I sat in the waiting room at the doctor’s office, holding my newborn daughter close, her skin soft against my cheek. We’d been discharged from the hospital just the day before. So new, this little one, and so precious.
The door to the street creaked open and I watched idly as an old woman shuffled in. She hobbled over to the reception desk, a sweet smile breaking up the deep lines on her face.
“I’m here to pick up a requisition,” she said. “I was awake at 7 a.m. but it took me a bit to get going.”
It took a moment for that to sink in – it was now 2 p.m.
The elderly woman continued talking. “It takes a lot longer than it used to. Age just sort of creeps up on you when you least expect it.”
It was then that it hit me. This woman, weathered by time, was a baby once, just like the tiny bundle in my arms. There was a day, years ago, when the doctors placed her in her own mother’s arms. Her mother would have snuggled her close, inhaled her newborn scent, kissed her soft cheek.
As she grew, her mother would have cleaned her sticky toddler hands. Packed her lunch on her first day of school. Helped her dress in layers of white at her wedding and then cried as she walked down the aisle.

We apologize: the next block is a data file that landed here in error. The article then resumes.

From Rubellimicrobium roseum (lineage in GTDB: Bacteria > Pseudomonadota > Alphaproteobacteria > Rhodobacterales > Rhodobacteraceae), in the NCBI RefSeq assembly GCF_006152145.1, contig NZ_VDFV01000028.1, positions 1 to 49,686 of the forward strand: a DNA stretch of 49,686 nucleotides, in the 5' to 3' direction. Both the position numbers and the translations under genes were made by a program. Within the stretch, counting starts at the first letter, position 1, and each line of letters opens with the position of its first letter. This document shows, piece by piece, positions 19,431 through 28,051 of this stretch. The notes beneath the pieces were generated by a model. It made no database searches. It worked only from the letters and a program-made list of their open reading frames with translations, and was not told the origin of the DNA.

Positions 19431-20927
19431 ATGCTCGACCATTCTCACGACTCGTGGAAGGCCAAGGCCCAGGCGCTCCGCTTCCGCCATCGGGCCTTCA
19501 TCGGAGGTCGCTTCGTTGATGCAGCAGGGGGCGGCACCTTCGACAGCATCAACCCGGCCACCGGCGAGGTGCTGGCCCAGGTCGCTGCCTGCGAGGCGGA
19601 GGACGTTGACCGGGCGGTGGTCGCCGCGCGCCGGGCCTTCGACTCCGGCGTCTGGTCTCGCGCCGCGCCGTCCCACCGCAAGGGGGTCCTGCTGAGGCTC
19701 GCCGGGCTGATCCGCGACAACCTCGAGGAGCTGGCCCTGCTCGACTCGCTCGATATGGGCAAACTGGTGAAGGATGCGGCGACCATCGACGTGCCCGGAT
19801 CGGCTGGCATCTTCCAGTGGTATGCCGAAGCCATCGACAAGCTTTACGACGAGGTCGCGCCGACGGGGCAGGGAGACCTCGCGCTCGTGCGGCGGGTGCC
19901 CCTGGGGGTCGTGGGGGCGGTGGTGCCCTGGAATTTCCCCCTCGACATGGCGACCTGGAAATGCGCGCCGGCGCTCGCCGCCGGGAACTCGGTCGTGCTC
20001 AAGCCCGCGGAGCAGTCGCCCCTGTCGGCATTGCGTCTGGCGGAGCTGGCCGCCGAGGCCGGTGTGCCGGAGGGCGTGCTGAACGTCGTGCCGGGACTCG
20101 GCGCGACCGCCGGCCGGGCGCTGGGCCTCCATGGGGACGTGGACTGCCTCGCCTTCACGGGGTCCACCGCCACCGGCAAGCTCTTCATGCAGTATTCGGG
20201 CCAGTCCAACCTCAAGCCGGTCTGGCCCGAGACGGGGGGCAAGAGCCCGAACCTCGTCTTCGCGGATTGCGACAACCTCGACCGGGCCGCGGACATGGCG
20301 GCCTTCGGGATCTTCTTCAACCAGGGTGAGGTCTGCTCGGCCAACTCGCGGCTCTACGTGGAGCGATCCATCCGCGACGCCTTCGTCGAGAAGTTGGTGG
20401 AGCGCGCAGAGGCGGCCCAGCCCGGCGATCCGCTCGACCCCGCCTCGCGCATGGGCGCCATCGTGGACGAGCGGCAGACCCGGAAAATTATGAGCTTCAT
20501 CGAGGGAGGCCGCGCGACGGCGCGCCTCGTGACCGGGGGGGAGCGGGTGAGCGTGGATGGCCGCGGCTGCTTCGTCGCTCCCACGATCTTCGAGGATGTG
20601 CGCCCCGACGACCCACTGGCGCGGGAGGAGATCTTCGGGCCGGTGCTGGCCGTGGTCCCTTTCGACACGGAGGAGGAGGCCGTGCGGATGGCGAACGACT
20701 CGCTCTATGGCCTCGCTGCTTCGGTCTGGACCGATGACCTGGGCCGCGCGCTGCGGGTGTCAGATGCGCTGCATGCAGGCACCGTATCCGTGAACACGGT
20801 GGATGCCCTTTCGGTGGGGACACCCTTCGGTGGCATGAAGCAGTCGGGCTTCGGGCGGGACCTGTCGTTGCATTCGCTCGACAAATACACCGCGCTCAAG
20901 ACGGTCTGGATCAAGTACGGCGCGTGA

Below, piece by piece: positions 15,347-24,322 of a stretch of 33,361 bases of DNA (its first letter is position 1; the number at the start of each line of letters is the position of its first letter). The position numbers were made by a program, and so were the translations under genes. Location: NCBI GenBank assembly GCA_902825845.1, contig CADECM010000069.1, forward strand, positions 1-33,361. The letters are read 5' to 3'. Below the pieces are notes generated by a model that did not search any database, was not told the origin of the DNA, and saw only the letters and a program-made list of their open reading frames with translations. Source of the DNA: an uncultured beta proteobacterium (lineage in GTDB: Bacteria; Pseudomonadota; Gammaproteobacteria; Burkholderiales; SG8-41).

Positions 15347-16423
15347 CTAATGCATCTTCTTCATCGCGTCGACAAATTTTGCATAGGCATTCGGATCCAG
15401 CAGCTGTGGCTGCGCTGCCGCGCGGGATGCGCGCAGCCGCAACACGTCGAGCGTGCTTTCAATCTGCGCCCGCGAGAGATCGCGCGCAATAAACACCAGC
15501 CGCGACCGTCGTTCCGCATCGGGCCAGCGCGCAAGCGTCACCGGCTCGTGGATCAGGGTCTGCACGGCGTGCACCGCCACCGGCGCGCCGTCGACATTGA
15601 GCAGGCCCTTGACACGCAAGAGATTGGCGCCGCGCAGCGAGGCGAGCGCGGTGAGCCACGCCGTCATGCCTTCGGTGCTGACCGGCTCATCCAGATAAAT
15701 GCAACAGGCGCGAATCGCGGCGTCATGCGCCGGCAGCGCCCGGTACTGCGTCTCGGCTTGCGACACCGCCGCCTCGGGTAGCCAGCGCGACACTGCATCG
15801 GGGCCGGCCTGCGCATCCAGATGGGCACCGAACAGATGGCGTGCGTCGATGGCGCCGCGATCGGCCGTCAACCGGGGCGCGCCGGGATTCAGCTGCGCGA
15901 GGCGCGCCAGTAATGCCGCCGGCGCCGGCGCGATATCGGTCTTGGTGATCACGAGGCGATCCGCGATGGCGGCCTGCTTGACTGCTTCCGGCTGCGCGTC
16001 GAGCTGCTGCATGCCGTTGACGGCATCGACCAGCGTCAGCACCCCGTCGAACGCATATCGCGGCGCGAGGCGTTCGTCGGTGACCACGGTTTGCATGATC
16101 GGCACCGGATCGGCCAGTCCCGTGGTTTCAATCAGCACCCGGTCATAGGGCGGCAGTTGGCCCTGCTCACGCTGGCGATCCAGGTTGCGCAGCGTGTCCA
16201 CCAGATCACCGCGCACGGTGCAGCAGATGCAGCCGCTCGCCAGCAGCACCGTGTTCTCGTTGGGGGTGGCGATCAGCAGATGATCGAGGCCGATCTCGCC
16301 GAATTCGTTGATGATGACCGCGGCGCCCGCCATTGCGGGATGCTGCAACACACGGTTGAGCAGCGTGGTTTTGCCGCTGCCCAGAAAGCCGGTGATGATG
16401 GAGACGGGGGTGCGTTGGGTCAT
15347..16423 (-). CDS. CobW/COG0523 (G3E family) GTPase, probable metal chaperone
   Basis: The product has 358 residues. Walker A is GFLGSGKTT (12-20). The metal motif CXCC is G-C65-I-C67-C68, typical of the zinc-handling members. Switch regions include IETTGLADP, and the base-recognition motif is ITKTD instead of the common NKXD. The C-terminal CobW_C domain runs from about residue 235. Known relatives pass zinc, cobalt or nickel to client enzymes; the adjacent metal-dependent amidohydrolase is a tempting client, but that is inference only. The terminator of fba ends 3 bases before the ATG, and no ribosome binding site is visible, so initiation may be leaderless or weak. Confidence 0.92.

Her mother is probably gone by now and the woman’s own children grown.
It’s a lesson to hold onto in the busyness of life. Things are constantly pulling, tugging, begging for attention. The washer buzzes – it’s time to change loads. The oldest child needs help getting a toy off the shelf. The middle one needs help putting on her shoes. The baby is crying because, although she has been up all night feeding, she’s hungry again. Suddenly, it’s already time to get supper on the table.
Where did the day go? Where have the months gone? And the years?
Life passes in the blink of an eye. The soft, downy skin of a newborn is traded in for the sticky hands of a toddler, who all too soon is old enough to climb on a bus and head to school. Then there is university, weddings, grandkids.
Age creeps up on you when you least expect it. Time is precious. There is one short life to live here on earth.
How will you make it count?